Jesus demonstrated the presence and power of God by performing miracles. He turned water into wine, healed the sick, calmed the storm, opened blind eyes, and raised the dead. While these beloved stories draw our attention to divine power, Christ’s miracles signify something deeper—they’re windows into God’s grand story of human desperation and redemption. Every time we see Jesus performing a miracle, we also get a glimpse into the gift of desperation, a gift that opens us to the dramatic power of God through our desperate need for him.
By explaining the meaning and significance of these miracles, Jessica LaGrone shows us their relevance for our lives today. She unpacks how understanding the meaning of Christ’s miracles will help us better grasp the salvation God has brought into the world, see that our weakness is an invitation for God to work powerfully in our lives, and remind us that we need God on our best days just as much as we do on our worst.
Jessica is a UMC clergy woman, speaker, and has served on the COWF and a lot nicer than me on social media. You should pick it up.
This is an older book, but given that it is a consideration of some of the giants of pre-WWII anthropology, and that is part of what I want to focus on, I guess it is alright. Given that it has been reprinted without modification since 1974, it must hold up, right?
Anyway, as I am researching my book/tome/thesis on Attachment and the role attachment plays in a variety of human aspects, anthropology must come into play. Somewhat. Attachment is at the heart, an evolutionary tale that has created social bonds preparing us for where we are now. Culture springs up around those bonds and is part of how those bonds are explained naturally. So yeah, I have to check out what anthropologists have to say, and the more so given how families appear to be different across cultures. Further, we need some working theories on where the individual fits into all of this.
My hypothesis right now? The basic unit of humanity is not the one, but the two. We don’t know who we are except by another. Because are becoming increasing individualized and separated from one another, we are losing what it means to be human.
I finished the one on Cicero. He died a rather gruesome death, sacrificed to Mark Antony … but it was an easy one for Augustus Caesar who had realized Cicero had tried to manipulate him. How did he realize? Because Cicero thought himself so clever he made a joke. Perhaps, had he liked and appreciated the Stoics a bit more, he would have kept his mouth shut when necessary.
I find that this book provides not just practical ways of living, but is something therapists should use for their clients. I am a big ACT guy. And when reading this book, I notice so much of the tools and viewpoints expressed in that modality in this book. It doesn’t get into the psychodynamics of the client, or the reader, but does give them tools to regain control of their minds. Stoicism is about remembering that the only thing you can really control are your reactions. Stoicism also teaches Acceptance, something that will decrease suffering.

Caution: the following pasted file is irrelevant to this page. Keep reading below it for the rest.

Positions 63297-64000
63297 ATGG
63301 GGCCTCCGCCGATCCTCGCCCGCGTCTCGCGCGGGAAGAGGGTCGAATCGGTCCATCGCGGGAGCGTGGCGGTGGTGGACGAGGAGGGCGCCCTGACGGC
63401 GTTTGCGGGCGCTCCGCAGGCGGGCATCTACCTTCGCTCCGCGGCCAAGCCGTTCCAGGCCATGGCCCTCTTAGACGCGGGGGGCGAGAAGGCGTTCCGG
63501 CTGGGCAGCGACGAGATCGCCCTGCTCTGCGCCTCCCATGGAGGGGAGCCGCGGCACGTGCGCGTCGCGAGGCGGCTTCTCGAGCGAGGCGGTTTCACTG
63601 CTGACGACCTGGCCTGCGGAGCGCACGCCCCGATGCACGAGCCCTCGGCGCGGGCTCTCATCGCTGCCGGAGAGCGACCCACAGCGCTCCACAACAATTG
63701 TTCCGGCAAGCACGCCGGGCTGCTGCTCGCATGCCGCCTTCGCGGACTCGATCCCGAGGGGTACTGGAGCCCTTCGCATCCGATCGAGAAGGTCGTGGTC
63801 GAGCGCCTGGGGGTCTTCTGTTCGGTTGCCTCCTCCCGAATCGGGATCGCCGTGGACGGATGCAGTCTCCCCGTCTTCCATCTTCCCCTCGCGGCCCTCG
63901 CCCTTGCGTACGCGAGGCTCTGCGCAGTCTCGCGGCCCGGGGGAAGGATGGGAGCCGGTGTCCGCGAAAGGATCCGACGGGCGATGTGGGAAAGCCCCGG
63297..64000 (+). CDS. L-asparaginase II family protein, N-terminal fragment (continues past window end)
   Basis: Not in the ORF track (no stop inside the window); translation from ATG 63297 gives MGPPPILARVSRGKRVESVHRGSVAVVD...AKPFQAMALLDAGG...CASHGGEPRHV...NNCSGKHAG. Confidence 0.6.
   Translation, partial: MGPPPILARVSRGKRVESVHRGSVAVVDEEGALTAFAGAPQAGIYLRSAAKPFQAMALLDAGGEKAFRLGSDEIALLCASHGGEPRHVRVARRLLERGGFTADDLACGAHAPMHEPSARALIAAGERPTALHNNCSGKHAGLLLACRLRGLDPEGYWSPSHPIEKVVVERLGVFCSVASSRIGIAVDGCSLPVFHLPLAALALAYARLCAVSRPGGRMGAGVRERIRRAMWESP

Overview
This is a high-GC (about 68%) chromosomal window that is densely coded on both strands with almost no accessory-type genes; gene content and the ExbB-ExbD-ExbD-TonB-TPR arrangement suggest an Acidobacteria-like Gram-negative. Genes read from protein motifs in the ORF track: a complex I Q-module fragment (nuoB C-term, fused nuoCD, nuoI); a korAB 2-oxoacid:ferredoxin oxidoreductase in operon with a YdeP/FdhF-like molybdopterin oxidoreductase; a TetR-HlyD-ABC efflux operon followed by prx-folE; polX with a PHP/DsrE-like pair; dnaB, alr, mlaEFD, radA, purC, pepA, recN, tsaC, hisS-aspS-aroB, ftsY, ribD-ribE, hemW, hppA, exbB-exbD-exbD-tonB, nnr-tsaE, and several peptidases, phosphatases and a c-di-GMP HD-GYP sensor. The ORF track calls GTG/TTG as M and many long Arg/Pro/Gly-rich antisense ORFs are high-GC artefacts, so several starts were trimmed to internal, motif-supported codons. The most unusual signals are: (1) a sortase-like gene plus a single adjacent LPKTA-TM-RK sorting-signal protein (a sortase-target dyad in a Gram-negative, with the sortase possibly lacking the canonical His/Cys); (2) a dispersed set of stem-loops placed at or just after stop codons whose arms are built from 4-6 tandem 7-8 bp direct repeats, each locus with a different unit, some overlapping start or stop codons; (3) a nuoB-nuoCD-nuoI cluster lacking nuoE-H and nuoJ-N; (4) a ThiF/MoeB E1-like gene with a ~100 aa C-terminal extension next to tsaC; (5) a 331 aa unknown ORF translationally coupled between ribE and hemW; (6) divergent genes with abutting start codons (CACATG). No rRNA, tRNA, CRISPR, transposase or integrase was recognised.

Fred Craddock, the great narrative preacher, recommended to his students and preachers that they read a fiction book, co-mingled with their preaching materials. This allowed them to learn to tell a story. This isn’t all that different than recommending someone read outside their career field in order to keep focus on their field as well as to take a break from it.
I love ancient Rome, and the more so the Stoics and those who wrote the imagination of Rome. So far, I’m enjoying it because it is my first real introduction to Cicero, the orator who gave us an anti-Caesar. For me, as a personal note, I find that Cicero is the first one to help give us a divine Cato, something my dear friend would later use in his writings to counter Nero.
I also find myself wondering if, during these times, if we might find a Cicero?
At my church, we recently had a Narcan training session. For those who might be unaware, this is the treatment used as an immediate counter to opioid overdose in an attempt to save a life. As is my habit, I took some time to reflect upon these things, fully cognizant that as a recovered addict who yet remains in recovery, I have a different view than some. As a quick aside, I have always been interested in the nonpracticing Catholic phenomena. It’s similar to addiction really…yeah I am an addict, but I am not really doing anything related to it…that is what I mean by recovered and yet in recovery. I am not doing anything that involves my actively being addicted, but there is also the reality that it is a part of who I am and what has transpired, but I digress. As I was considering the spiritual implications of this training, I found my thoughts drawn to three interesting places, Saint Augustine, The Articles of Religion, and Balaam’s ass.